As a teen, my imagination occasionally escaped to the perfect wedding reception: buckets of champagne on ice, a symphony sending ballroom music into the air and everyone to their feet in the small (but tasteful venue) and two men in tailed tuxedo jackets standing beside one another gazing into one another’s eyes ready to take the next steps towards the future.
Growing up in a family that didn’t lack dysfunction, I’d often imagine a nucleus family of my own with two present parents who expressed their love to one another and their children often and without shame. As often as I would imagine this, I never thought my future relationship would be perceived as anything other than illicit in my lifetime. And never did I consider I’d have the opportunity to marry the man I loved.
But I kept up with the news: read about Baehr v. Lewin in Hawaii, became confused and disappointed by Bill Clinton’s signing of the Defense of Marriage Act, sorted through pieces of the Baker v. State of Vermont and was envious when the Netherlands, Canada and France all began to recognize same-sex marriage.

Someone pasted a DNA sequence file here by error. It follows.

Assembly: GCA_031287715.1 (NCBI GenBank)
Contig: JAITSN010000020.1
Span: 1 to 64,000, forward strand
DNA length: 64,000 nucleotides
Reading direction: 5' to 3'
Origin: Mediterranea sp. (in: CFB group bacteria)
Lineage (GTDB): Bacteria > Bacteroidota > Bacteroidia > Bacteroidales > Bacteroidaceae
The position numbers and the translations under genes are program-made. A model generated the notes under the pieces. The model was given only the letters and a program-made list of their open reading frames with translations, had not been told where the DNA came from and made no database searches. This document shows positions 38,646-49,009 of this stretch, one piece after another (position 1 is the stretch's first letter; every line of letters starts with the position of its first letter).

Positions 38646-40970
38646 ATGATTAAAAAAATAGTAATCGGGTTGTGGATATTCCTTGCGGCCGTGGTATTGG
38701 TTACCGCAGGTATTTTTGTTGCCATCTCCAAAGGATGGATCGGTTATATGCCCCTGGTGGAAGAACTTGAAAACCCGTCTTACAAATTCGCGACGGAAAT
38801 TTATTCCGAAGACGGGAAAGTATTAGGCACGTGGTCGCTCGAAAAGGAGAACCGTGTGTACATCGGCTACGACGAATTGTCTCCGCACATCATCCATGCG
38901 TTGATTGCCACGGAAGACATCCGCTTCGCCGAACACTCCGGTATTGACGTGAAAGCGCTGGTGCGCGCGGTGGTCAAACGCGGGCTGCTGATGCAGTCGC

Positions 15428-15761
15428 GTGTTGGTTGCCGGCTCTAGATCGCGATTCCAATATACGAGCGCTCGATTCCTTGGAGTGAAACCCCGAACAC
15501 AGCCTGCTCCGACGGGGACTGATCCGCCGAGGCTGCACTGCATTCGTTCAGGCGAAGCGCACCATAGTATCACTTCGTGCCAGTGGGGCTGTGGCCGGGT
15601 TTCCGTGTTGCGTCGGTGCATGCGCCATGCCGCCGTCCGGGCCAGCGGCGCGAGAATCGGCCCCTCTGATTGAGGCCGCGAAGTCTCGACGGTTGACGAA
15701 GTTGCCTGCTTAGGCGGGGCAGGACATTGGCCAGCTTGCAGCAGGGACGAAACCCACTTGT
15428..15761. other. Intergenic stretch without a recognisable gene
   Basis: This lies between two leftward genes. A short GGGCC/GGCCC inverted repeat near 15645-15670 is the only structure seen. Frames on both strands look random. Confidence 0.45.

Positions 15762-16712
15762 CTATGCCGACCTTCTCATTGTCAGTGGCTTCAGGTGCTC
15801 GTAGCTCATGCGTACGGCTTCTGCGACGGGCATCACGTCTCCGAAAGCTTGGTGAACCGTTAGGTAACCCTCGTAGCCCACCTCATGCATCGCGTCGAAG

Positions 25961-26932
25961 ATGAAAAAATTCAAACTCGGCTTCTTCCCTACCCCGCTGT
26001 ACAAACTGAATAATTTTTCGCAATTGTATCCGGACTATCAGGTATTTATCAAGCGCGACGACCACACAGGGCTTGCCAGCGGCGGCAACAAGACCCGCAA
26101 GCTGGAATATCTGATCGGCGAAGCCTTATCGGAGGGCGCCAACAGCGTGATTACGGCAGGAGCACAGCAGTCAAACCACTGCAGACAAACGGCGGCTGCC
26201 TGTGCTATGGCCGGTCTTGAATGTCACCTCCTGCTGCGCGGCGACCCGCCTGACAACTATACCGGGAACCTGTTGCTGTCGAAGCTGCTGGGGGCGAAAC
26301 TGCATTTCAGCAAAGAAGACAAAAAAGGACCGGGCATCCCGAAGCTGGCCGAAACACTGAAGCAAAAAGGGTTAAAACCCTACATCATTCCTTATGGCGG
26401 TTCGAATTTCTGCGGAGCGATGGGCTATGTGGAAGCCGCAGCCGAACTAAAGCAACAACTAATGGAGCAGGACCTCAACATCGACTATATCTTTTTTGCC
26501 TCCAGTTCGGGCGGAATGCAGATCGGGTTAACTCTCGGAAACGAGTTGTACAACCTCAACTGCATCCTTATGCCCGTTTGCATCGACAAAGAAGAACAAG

No union is more profound than marriage, for it embodies the highest ideals of love, fidelity, devotion, sacrifice, and family. In forming a marital union, two people become something greater than once they were. As some of the petitioners in these cases demonstrate, marriage embodies a love that may endure even past death. It would misunderstand these men and women to say they disrespect the idea of marriage. Their plea is that they do respect it, respect it so deeply that they seek to find its fulfillment for themselves. Their hope is not to be condemned to live in loneliness, excluded from one of civilization's oldest institutions. They ask for equal dignity in the eyes of the law. The Constitution grants them that right.
Justice Anthony Kennedy
Same-sex marriage was never a barrier for love. Love exists without marriage. But what same-sex marriage is about for me and those who want to have a family of our own that somewhat resembles the one we grew up with is a chance to look at my friends, family, colleagues and everyone else and say, Come here, look, meet my partner whom I love and watch as we express that love, devotion, loyalty and commitment to one another.
This morning my mom calls me. I can hear the breaking news report from her end of the line. “Did you see? Did you see? The Supreme Court just legalized same-sex marriage.” There is joy in her voice for this and I’m proud of just how far she and I have come since I was that kid daydreaming of a time when I’d be able to pop open a bottle of champagne and toast with my forever partner.
There is a pause. Then she asks,” So when are you going to meet a nice man?”